Perhaps my examples were a little over the top.  My point, on the other hand, is not.  I do advovcate that #1 starting pitchers (play in 20% of the games and pitch 15% of the innings) ought to be the bulk of the pitcher HoF candidates and closers (pitch in 40%, try to close out 30%, while participating in 4% of the innings) should be a smaller percentage considered for the HoF.  What I am trying to emphasize is the criteria for being a HoF pitcher who happens not to be a starting pitcher should begin to evolve.  What makes us so sure Rivera is a lock and Lee Smith is a “not likely” exists in our minds already.  How can we find ways to express our thoughts about relievers to allow the truly best pitchers – starters or non-starters – to be identified for HoF consideration. 

    We don’t ask pitchers to throw strikes, we ask them to get hitters out knowing that they won’t be perfect just like we know hitters will not get hits 100% of the time – but more like the 26% success ratio that you have described.  We have somehow collectively determined that getting a hit 33% of the time over a long career makes one a strong HoF candidate.  Create a baseline for expectation, measure against it. Isn’t this WAR?

    Rivera will not be given HoF consideration for having 626 save opportunities, the fact that he saved 89% of those opportunites and did so with such dominance (1.00 WHIP and 2.23 ERA) will be the factors that push him towards consideration.

    Mark

  19. Dave Studeman said...

    No offense, Mark, but that’s silly.  We ask hitters to get a hit, and they only do it 26% of the time.  So perhaps none of them should be in the Hall?

  20. Mark said...

    1.  Boston’s bullpen experiment “failed” because: (a) the scrutiny was so intense that they didn’t have the opportunity to use the approach over an extended period of time (i.e., a season); (b) the pitchers didn’t perform; and (c) the “culture” of baseball does have an effect: pitchers have been told over and over that only certain individuals can “close,” that the 9th inning “is different,” and that “relievers need to know their roles.”  I believe that these ideas, repeated over and over, do have some psychological effect (yes, pitchers are human too).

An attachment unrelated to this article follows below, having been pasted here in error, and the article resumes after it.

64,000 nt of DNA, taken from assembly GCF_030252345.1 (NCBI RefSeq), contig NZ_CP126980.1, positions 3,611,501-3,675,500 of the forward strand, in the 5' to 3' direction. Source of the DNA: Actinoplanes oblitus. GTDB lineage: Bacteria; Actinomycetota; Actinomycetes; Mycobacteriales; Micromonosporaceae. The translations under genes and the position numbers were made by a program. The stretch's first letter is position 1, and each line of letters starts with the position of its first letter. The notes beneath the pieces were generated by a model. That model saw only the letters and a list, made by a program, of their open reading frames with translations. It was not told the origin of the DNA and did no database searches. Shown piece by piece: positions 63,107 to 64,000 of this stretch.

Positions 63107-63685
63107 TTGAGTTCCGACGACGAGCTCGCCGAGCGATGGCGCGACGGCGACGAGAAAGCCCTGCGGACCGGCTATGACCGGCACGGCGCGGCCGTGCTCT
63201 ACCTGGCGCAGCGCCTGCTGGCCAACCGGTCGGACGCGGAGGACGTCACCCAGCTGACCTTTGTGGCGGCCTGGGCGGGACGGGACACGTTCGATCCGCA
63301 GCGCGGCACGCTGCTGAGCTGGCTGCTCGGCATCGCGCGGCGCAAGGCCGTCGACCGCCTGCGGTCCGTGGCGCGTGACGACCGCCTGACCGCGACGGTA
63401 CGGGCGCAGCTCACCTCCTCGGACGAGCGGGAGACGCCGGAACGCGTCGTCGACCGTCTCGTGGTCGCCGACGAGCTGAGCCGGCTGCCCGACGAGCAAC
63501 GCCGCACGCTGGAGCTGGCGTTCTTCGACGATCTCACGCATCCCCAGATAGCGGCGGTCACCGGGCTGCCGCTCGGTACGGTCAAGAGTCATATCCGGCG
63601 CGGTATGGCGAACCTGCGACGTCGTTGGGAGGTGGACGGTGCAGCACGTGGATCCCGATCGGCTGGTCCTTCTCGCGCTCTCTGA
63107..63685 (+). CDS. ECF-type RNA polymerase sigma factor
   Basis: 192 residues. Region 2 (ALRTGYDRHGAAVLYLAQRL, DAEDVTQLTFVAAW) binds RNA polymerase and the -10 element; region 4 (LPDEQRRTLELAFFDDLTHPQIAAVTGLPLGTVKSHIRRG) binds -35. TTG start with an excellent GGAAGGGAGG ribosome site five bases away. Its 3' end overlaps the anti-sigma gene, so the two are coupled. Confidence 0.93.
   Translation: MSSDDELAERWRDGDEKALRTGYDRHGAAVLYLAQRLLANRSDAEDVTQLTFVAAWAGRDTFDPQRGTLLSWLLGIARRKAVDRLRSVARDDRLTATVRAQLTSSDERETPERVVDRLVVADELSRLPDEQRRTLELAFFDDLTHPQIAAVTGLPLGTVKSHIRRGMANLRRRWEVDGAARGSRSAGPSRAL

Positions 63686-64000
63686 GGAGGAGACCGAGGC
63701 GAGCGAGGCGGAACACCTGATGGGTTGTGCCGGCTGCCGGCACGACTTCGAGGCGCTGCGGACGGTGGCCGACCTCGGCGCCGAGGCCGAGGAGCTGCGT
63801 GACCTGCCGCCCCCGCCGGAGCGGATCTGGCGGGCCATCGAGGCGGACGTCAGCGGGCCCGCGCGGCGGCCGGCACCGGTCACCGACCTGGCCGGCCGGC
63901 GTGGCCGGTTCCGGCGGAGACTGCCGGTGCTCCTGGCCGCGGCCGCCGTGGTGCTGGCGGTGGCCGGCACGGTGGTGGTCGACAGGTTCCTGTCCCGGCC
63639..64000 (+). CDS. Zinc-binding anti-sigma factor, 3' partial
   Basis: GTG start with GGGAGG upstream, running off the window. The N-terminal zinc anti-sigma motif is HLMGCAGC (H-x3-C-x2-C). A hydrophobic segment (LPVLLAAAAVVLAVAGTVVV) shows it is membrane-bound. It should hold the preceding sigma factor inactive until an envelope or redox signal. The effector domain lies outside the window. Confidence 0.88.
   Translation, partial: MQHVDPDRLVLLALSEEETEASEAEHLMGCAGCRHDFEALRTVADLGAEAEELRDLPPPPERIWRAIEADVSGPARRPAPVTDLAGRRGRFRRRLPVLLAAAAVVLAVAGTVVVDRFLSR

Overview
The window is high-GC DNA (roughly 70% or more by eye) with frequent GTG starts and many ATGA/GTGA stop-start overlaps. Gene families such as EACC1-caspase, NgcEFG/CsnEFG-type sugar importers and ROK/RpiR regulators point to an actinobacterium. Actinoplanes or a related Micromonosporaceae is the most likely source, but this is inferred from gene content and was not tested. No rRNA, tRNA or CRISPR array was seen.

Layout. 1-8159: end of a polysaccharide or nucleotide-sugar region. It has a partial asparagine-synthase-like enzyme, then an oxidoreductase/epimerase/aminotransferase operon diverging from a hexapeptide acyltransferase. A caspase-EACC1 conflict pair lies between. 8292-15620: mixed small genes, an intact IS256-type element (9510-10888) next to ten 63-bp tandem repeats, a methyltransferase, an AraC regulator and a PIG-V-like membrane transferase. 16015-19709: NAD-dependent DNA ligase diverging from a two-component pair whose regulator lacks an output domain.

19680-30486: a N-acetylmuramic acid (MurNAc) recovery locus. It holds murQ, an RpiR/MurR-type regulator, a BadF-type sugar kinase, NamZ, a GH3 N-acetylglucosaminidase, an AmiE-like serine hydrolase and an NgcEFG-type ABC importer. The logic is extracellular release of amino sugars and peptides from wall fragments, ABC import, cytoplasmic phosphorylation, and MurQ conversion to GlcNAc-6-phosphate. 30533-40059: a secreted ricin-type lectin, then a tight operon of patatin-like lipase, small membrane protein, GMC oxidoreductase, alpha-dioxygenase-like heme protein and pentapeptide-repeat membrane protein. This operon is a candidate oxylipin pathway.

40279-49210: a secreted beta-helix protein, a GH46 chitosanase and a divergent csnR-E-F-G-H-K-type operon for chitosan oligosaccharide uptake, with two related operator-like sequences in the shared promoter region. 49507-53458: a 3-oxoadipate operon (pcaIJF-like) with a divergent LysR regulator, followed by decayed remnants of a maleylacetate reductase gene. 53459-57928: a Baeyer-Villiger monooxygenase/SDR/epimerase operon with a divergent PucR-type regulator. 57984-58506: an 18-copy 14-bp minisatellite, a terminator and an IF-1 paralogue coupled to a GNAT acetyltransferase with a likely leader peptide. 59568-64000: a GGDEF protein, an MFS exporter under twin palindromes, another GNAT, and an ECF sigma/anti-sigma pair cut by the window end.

Boston’s concept, however, was entirely sensible—find the best matchups; use the pitchers flexibly, in the most advantageous spots; don’t lock them into mindless roles.  If the 3,4 and 5 hitters (all power hitting all stars) are up in the 8th, consider using the closer in the 8th and if necessary someone else in the 9th.  Instead, the save stat dictates how pitchers are used.  Manager send out a “set up guy” (maybe the 7th best pitcher on the team) to face the best hitters on the opposing team.  And the closer, with his 9th inning super powers, faces the bottom of the order.  This is silly.  The culture needs to change.

    2.  Someone above suggested that Eck was clear HOFer.  To me, Eck is a good example of James’ argument.  For a few years he was an above average starting pitcher (although not a HOFer).  When he couldn’t get it done any more, he switched to relief and became a dominant one inning “closer” for a relatively short period of time (87-92).  I’ve always believed that there are dozens of Ecks out there.  Decent starting pitchers who could be very good closers.  I was shocked that Eck was such an easy choice for the writers.  And then I heard so many commentators discussing his “amazing” combination of wins and saves.  As if being a failed starting pitcher actually helps a person’s HOF case.

  21. Eric R said...

    “Too bad James didn`t address the Year Boston decided to not use a closer based on his suggestion that it wasn`t needed. It lasted a couple months before they had enough of the blown games. “

    Just to toss it out there; in 1884 the Chicago White Stockings hit 142 HRs, the all-time team high before that was 34 and that would remain the highest until Murder’s Row, the 1927 Yankees [also hit 59 more HRs than they allowed; previous highest was 23 and unmatched until the 1920 Yankees].  They finished 5th in the standings, I guess that proved that hitting alot of HRs [and alot more than you allowed] was a bad idea…

    ——
    “Manager asks player X to go out and do a job, player X performs a quality job over 80% of the time:”, etc

    But by that measure doesn’t it kind of put Steve Jobs and a great Apple intern [hasn’t spilled one cup of coffee in Jobs’ lap yet and always has today’s copy of the San Jose Mercuty News on Jobs’ desk before 7am!] are kind of on the same level.  They are both performing at the highest levels at their positions, but that doesn’t mean we give the intern a key to the executive washroom and exclusive access to a company jet.

  22. GreggB said...

    Mark, beautifully stated.  It is sad when the ill-conceived stats (and agents’ advice to their clients, based on those stats) dictate an important part of baseball strategy.  The Yankees and Red Sox have both put together, at least on paper, deep bullpens.  In the case of the Sox, the anointed closer is probably NOT in fact strongest arm.  So perhaps Francona will have enough other talent to engage them more strategically.